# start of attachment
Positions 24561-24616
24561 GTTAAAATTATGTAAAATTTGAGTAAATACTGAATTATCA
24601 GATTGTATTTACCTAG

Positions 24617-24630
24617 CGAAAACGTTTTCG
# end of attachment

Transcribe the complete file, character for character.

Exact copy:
Positions 24561-24616
24561 GTTAAAATTATGTAAAATTTGAGTAAATACTGAATTATCA
24601 GATTGTATTTACCTAG

Positions 24617-24630
24617 CGAAAACGTTTTCG